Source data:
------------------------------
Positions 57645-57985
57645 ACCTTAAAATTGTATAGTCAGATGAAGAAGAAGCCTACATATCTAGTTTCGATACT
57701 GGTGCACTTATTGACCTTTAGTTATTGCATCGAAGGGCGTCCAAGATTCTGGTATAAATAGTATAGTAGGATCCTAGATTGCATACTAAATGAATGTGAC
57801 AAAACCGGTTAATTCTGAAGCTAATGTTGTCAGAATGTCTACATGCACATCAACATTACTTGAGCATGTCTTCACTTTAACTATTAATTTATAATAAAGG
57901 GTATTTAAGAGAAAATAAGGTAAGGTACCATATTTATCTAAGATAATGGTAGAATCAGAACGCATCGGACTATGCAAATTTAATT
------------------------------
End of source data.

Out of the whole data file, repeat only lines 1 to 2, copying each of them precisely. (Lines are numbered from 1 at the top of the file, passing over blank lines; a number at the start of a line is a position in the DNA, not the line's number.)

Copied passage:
Positions 57645-57985
57645 ACCTTAAAATTGTATAGTCAGATGAAGAAGAAGCCTACATATCTAGTTTCGATACT